Enter your mobile number or email address below and we'll send you a link to download the free Kindle App. Then you can start reading Kindle books on your smartphone, tablet, or computer - no Kindle device required.
To get the free app, enter your mobile phone number.
JAMES BOND IN OUR SIGHTS: A CLOSE LOOK AT 'A VIEW TO A KILL': A CLOSE LOOK AT 'A VIEW TO A KILL' Paperback – December 12, 2011
The Amazon Book Review
Author interviews, book reviews, editors picks, and more. Read it now
"Well written, engaging, and informative...[the author] does a very nice job of analysing how this particular entry in the Bond canon diverges from expectations." - Phillip Sexton, Writer's Digest
"Immersive from beginning to end...strikes a good balance between solid film criticism and a breezy, fun read." - Joseph P. Menta, Jr., Kindle Taproom
"One of the most interesting and most entertaining Bond books I've read...[it's] definitely fun to see a movie you think you know inside and out with different eyes." - Martin Funke, Bond & Beyond
"A great Bond book about an under-appreciated Bond flick...[the author provides] great insight into John Glen's direction and John Barry's fantastic film score, along with all the subtle nuances of the characters and their performances, and more." - Matt Sherman, The James Bondlist
From the Back Cover
We know Dr. No. We know Goldfinger. But do we know A View to a Kill? The fourteenth official James Bond film, A View to a Kill marked Roger Moore's final performance as Agent 007. However, the film's intriguing, even subtle qualities have remained largely unrecognised since its 1985 release. In entertaining and thought-provoking fashion, author Andrew McNess shines a light on A View to a Kill, and argues we may well be overlooking one of the most interesting and engrossing evocations of the James Bond formula. James Bond in our Sights is a fascinating read for Bond fans and non-fans alike. --This text refers to an out of print or unavailable edition of this title.
Browse award-winning titles. See more
Top customer reviews
However, though the author tends to gloss over the weaknesses of the film, he does a very nice job of analyzing how this particular entry into the Bond canon diverges from expectations. One of the slams against the film is that it's very "by the numbers" Bond and poorly made. But a closer look at character motivation, development, relationships, and some plot structure shows that the film actually goes out of it's way to try something new, on a rather epic canvas. I found this aspect of the book fascinating and it made me re-watch the movie with a new sense of appreciation.
Don't get me wrong - the bad parts of the film are still there. But it's pretty clear that there have been far worse Bond movies made than this one, and many made with less of interest in doing something unique and different.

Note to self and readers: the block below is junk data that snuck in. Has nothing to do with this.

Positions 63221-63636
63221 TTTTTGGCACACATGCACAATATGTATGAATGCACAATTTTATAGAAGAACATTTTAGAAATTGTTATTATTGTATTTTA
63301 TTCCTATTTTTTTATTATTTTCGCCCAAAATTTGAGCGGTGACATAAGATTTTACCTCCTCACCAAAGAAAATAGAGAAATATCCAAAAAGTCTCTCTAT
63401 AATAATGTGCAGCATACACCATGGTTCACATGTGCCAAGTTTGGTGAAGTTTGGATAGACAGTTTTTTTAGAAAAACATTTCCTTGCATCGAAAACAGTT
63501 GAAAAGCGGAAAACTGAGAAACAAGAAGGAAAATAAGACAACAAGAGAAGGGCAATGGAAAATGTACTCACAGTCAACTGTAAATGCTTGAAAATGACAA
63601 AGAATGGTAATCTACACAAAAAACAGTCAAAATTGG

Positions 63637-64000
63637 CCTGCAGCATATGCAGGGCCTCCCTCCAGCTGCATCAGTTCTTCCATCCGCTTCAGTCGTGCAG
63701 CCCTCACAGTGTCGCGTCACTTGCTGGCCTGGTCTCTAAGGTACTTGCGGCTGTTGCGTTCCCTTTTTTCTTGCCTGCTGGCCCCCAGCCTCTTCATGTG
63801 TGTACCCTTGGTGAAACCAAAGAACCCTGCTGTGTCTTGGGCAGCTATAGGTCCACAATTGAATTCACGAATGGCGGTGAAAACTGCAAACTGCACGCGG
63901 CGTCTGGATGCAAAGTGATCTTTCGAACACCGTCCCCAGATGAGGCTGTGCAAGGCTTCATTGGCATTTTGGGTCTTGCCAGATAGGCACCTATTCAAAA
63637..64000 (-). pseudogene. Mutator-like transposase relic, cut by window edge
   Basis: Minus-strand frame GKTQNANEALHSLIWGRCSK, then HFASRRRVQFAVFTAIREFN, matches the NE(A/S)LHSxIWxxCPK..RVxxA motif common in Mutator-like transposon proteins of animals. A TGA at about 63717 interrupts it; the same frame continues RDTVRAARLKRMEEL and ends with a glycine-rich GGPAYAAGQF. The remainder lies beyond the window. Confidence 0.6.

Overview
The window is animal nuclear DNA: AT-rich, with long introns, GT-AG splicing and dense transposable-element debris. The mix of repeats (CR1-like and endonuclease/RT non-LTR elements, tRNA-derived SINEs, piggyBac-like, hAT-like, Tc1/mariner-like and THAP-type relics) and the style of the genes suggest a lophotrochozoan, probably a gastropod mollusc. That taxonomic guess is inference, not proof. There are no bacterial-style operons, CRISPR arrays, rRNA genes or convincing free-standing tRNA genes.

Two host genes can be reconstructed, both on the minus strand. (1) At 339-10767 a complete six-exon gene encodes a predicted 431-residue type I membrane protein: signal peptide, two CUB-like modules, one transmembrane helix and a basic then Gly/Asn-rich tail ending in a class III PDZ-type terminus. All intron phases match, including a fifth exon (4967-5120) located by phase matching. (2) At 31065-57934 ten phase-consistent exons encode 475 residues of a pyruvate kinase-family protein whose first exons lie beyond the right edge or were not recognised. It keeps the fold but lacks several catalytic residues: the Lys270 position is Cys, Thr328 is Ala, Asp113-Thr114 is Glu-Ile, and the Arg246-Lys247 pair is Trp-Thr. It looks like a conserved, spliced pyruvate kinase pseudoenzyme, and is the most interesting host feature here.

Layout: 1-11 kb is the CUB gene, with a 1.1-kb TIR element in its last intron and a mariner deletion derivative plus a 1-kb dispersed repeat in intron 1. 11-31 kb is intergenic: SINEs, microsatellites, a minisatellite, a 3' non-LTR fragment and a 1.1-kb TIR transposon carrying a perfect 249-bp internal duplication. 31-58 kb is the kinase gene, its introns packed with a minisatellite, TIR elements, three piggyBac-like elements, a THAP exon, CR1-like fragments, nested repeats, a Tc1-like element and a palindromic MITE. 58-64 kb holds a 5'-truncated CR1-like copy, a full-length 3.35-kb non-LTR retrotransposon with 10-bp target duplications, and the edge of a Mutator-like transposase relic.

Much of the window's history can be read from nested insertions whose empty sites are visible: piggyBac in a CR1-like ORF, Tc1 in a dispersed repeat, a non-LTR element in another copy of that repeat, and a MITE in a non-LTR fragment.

A side note: For those of you who recognize it as such, this is a print-on-demand title, which is a production type that's typically associated with "self-published" books. All too often such projects suffer from poor editorial and design quality compared to traditionally published books. I'm happy to note, however, that while I think the design of this book could use some refinement, the editorial quality is excellent. The book is well written, engaging, and informative, and I found it to be a good investment, particularly given my appreciation of film criticism and Bond films in general.
He had to say to himself, "Well, I'll put the book on Kindle, too, so that'll make it worth writing."
Well, whatever got him going, I'm glad Mr. McNess wrote "James Bond In Our Sights: A Close Look At 'A View To A Kill'". As I was never one of those Bond fans who dismissed the film out of hand, it was fun to read Mr. McNess put into words why I, and likely many others, have always perfectly enjoyed the movie, which features Roger Moore's 7th and final performance as Agent 007.
In six concise but meaty chapters (chapters 001 through 006-- how did the author resist not having a chapter 007?), the author discusses the movie's plot, characters, the master plan of the villain, the more laidback and paternal approach to James Bond provided by both the story and Mr. Moore's portrayal, and all sorts of other aspects of the film. Immersive from beginning to end, the book as a whole strikes a good balance between solid film criticism and a breezy, fun read.
If you ARE one of the people who never really liked this movie but- as a Bond fan- are thinking of reading this book anyway, Mr. McNess may just convince you to move 1985's "A View To A Kill" at least a couple of notches up in your personal ranking of Bond films. But even if he doesn't, you'll likely still enjoy his conversational approach as he tells you why he likes the movie so much.
You'll also enjoy the trip down memory lane, as the book brings up (at least once or twice each) every Bond film from 1962's "Dr. No" to 2008's "Quantum of Solace" (he even mentions 2012's "Skyfall", though the movie wasn't complete and available for him to see at the time of the book's writing). I enjoyed how Mr. McNess bounced the various films' aims and approaches off one another, in service of further explaining why "A View To A Kill"" made the choices it did.
I would say it's fairly easy to write a book about a movie everyone loves and reveres. I guess that's why there are so many books about "Lawrence of Arabia", "Vertigo", "Pulp Fiction", and the original "Star Wars" trilogy. So kudos to Mr. McNess for thinking that he and he alone loving a film was reason enough to sit down and write a book about it. The freshness and audacity of his idea certainly pays off in the quality and readability of the final product.
And who knows, it may even turn you into a defender of the Roger Moore Bond films, even those later ones where spoilsports complained that he was "way too old" for the part. Yes, Mr. McNess may yet teach you to respect your elders!